June 2023

Living in the Black Hills of South Dakota is truly a blessing, with its stunning natural beauty. However, our communities are currently grappling with a pressing issue: an affordable housing crisis. Those in the middle-income range, who do not earn enough to qualify for a home loan, are bearing the brunt of skyrocketing rents. Families associated with Black Hills Area Habitat have shared their fears of rising rents and the possibility of being forced out of their rentals, leaving them homeless with their children.

While new businesses are attracted to the growing population, the low unemployment rate, and the presence of the expanding Ellsworth Air Force base, the cost of necessities like groceries, gas, and utilities can be overwhelming for the average wage earner. The median household income stands at approximately $55,000, which is only half of what is required to ensure that housing costs remain within 30% of income—a benchmark widely recognized in the industry to guarantee the fulfillment of other crucial needs such as childcare, healthcare, and education.

A 2022 Rapid City Housing Market Summary revealed that Rapid City’s population grew by 15% between 2010 and 2020, and this growth is projected to continue with an estimated increase of 18.9% between 2020 and 2030. Consequently, a housing crisis has emerged at all levels: housing supplies have dwindled, prices have surged, and starting and middle wages fail to support the average costs of rent or homeownership.

To meet the escalating demands of the growing population, our region requires an additional 5,500 housing units by 2030. Failure to address this housing shortage can lead to overcrowded households, a surge in homelessness, and individuals being forced to make difficult choices between securing housing and meeting other essential needs.

In response to this urgent situation, Black Hills Area Habitat is committed to playing its part in resolving the housing crisis. We aim to extend a hand up, rather than a handout, to qualifying home buyers and those in need of critical home repairs. However, it is crucial for all sectors of our community to demonstrate strong leadership and take decisive action. We seek collaboration and partnerships with like-minded public servants, companies, organizations, and non-profits.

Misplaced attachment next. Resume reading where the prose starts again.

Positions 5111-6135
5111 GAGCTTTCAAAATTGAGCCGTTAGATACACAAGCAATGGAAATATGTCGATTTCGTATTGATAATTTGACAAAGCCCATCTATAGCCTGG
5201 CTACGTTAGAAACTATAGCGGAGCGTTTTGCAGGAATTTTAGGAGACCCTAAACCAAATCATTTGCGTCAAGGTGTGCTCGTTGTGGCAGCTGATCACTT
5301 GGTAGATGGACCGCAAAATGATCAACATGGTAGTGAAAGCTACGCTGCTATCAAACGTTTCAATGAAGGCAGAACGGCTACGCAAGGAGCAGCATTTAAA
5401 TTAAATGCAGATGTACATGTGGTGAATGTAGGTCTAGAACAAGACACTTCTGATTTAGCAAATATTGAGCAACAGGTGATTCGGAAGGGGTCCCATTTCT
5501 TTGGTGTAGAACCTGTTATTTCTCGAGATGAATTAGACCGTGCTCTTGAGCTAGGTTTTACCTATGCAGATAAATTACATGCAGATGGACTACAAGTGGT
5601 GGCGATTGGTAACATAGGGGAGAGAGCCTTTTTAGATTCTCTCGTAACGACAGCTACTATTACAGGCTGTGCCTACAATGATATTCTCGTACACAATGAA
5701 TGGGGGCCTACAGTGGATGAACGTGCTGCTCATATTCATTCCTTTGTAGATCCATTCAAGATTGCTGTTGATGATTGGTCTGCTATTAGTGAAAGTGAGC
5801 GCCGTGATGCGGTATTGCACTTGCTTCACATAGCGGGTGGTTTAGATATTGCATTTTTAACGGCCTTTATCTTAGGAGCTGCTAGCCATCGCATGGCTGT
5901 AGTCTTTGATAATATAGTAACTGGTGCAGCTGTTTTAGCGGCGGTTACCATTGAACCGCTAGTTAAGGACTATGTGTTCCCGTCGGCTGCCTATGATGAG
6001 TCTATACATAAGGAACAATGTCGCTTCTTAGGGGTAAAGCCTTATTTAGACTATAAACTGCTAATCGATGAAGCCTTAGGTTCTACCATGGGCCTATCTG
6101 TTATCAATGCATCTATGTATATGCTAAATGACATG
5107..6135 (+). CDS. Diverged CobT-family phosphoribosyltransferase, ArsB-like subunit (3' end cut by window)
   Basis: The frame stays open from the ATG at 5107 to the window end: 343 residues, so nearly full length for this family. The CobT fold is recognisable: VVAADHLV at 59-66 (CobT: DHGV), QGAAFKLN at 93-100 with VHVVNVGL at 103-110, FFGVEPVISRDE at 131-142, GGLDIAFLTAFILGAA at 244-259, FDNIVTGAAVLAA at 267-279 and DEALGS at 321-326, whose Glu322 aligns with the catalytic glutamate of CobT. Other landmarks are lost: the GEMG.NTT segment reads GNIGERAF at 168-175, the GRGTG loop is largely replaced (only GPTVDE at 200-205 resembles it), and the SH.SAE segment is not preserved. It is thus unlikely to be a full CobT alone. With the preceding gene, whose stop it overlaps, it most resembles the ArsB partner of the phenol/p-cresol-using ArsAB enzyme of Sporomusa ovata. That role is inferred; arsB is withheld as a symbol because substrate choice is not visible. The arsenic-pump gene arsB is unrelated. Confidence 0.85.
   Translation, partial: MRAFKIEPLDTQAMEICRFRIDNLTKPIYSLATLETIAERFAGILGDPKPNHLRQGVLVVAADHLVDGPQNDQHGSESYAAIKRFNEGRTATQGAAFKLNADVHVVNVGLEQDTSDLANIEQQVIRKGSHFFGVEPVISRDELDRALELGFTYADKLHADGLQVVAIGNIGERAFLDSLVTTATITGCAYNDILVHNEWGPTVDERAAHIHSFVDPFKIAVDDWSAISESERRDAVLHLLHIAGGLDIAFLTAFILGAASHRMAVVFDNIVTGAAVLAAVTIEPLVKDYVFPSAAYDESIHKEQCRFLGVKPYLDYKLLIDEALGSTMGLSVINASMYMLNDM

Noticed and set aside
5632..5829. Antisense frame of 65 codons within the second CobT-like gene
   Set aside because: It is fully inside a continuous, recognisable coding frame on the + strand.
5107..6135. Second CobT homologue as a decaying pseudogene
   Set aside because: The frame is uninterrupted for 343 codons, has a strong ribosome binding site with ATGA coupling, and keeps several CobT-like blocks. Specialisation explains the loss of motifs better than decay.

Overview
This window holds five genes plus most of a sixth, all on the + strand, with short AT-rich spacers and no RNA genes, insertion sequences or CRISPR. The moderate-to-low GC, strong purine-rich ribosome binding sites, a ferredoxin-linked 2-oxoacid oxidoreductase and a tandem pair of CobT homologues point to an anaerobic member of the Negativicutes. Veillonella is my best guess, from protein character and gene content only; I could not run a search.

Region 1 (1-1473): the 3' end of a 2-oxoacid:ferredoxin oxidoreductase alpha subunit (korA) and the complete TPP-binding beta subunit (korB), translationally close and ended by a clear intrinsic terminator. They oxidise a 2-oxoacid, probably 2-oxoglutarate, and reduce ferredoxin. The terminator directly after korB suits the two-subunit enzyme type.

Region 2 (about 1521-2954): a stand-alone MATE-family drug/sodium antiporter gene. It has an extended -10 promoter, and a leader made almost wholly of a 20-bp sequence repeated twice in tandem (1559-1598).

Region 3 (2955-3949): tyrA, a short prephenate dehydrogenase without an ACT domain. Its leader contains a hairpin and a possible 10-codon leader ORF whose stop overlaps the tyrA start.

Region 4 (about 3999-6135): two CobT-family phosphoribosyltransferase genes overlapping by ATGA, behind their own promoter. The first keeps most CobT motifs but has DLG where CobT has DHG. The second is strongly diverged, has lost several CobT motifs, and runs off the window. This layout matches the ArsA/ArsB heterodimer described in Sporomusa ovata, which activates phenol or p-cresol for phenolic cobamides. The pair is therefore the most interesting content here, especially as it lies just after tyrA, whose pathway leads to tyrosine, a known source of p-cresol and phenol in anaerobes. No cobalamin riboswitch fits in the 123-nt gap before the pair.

Together, let us develop a comprehensive strategy that fosters cooperation among local government, private developers, and nonprofit organizations. Prioritizing the construction of affordable housing units, offering financial incentives to developers, and streamlining regulatory processes are essential steps in promoting the creation of more affordable housing options.

Focusing on new home ownership and preservation of existing housing stock is a unique solution to the housing crisis. We have an opportunity to get ahead of this issue and do so in a very affordable way.

At Habitat, we understand that a house is more than just a physical structure. It forms the very foundation upon which families can build prosperous lives and escape the grips of near-poverty conditions. This transformational process breaks the cycle of poverty, allowing families to focus on education and health. By creating stronger and healthier communities, we can collectively pave the way for a brighter future.

January 2022